I’m an urban designer, but I’m not an ‘Urban Designer’

Is there a space for Urban Planners who are designers?

Mark Bennett (MUP, ‘19)


I’m an urban designer, but I’m not an Urban Designer

I spent the better part of my first year as a grad student in urban planning clarifying for family and friends whether I was studying urban planning or urban design. To their credit, I am studying planning at a design school. Also to their credit, I ramble about design a lot. So what’s the difference and does it matter?

Well, it must matter otherwise Harvard wouldn’t offer degrees in both urban planning and urban design. To enter the Urban Design program, you need to already hold a degree in architecture (which I don’t and definitely never will). This sets a high bar for the skills and backgrounds required to become an Urban Designer. Firms hiring Urban Designers will expect these skills and backgrounds.

So where does that leave us urban designers? I’m an Urban Planner with a strong focus and official academic concentration in urban design, but this doesn’t make me an Urban Designer. Yet, design is how I see the urban space, how I frame urban issues and how I solve urban problems. For me, planning can’t be separated from design. I know governments and design firms employ Urban Planners, and I know they employ Urban Designers. But is there a place for Urban Planners who are designers?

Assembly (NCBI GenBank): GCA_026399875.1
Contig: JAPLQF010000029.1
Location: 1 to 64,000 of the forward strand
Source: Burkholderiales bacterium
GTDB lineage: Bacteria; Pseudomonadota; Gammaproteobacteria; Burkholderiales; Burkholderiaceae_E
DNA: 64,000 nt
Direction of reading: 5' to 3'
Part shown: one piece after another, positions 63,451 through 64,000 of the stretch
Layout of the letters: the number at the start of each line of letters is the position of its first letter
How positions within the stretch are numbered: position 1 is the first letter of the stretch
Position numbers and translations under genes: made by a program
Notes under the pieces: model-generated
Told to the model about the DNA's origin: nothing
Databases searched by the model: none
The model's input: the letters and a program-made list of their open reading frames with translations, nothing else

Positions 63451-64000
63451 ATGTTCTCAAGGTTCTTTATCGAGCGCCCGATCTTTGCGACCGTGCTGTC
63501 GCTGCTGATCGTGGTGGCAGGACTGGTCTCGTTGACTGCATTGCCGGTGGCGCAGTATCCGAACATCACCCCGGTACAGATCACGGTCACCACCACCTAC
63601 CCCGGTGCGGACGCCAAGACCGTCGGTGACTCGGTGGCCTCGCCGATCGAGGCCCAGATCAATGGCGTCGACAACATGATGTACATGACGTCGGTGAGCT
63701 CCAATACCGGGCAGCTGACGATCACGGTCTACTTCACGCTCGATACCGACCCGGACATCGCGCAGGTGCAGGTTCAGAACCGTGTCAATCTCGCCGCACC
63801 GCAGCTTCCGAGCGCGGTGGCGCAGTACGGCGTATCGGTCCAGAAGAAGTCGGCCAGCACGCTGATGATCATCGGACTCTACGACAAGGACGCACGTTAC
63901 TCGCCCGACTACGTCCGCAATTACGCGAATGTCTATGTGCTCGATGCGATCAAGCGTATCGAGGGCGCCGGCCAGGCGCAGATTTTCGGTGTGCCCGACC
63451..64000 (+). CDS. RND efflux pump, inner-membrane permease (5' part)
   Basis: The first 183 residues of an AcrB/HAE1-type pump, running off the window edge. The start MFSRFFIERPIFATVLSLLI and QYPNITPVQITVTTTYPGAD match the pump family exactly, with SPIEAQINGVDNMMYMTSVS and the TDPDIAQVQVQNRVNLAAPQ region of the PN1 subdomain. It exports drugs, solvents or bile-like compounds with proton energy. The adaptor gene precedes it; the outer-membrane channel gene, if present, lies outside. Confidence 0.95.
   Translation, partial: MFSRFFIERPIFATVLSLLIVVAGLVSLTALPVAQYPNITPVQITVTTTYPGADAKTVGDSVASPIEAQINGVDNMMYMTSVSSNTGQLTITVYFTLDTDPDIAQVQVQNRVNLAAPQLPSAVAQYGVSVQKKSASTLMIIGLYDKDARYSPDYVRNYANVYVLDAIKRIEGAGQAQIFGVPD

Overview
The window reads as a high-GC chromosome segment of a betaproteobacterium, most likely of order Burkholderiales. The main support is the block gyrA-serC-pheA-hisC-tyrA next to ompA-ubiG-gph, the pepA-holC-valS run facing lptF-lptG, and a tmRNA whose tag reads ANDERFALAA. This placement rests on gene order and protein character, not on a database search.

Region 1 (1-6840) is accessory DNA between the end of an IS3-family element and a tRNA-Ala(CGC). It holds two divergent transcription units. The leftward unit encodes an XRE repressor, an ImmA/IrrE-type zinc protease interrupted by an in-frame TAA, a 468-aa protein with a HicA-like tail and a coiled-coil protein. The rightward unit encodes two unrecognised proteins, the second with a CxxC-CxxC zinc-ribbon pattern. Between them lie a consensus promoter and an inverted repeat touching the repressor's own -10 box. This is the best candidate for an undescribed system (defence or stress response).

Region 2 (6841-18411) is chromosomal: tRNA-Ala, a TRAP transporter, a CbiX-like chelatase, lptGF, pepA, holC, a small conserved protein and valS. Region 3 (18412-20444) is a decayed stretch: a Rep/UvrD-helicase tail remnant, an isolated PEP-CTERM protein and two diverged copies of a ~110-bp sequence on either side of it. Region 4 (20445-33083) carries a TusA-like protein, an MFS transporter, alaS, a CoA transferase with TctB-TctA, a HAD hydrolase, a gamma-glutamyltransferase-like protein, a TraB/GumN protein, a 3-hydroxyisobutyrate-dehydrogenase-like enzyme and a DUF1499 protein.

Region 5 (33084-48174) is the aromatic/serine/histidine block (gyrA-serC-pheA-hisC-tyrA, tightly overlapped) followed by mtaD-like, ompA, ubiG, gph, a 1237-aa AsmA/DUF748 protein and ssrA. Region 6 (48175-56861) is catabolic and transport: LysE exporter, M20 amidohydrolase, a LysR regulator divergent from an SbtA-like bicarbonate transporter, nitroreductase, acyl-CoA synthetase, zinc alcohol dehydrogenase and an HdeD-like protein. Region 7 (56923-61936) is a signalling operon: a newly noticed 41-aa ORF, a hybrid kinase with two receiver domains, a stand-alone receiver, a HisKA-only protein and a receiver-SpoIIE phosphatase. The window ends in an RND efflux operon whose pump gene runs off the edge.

Last fall, I took the brilliant course, Urban Design for Planners, taught by GSD Lecturer (and Tombow aficionado) David Gamble. The class introduces planning students to the profession of Urban Design while also teaching the techniques and skills of urban design. Every week, we literally put pen to paper. We stretched our Rhino and SketchUp capabilities to mass and model site designs. We manipulated Photoshop to produce concept collages. We studied successful urban design cases studies and practiced perspective drawing until our eyes crossed.

One semester of urban design training by no means amounts to the two years Urban Design students commit to the GSD (nor the many more years prior spent earning architecture degrees). But it’s also not nothing. The planners who walked out of that course have bona fide and useful urban design skills. What are we going to do with those skills?

For some of us, we’ll find work as one of the small minority of planners employed in design firms large enough or complex enough to warrant hiring a strict urban planner with strong design skills. For most of us, we’re going to have to prove ourselves and our skills to push boundaries and expand the range of places we’re allowed to enter as planners. I strongly believe there’s a place in the urban planning profession for strong design skills. I think our cities benefit when Architects and Urban Designers shape the built environment alongside Urban Planners who understand and can execute design.

I’ll never have the skills and expertise of an Urban Designer, and that’s okay. Planners need their skills. But while I’ll never be an Urban Designer, I’m not giving up on being an urban designer.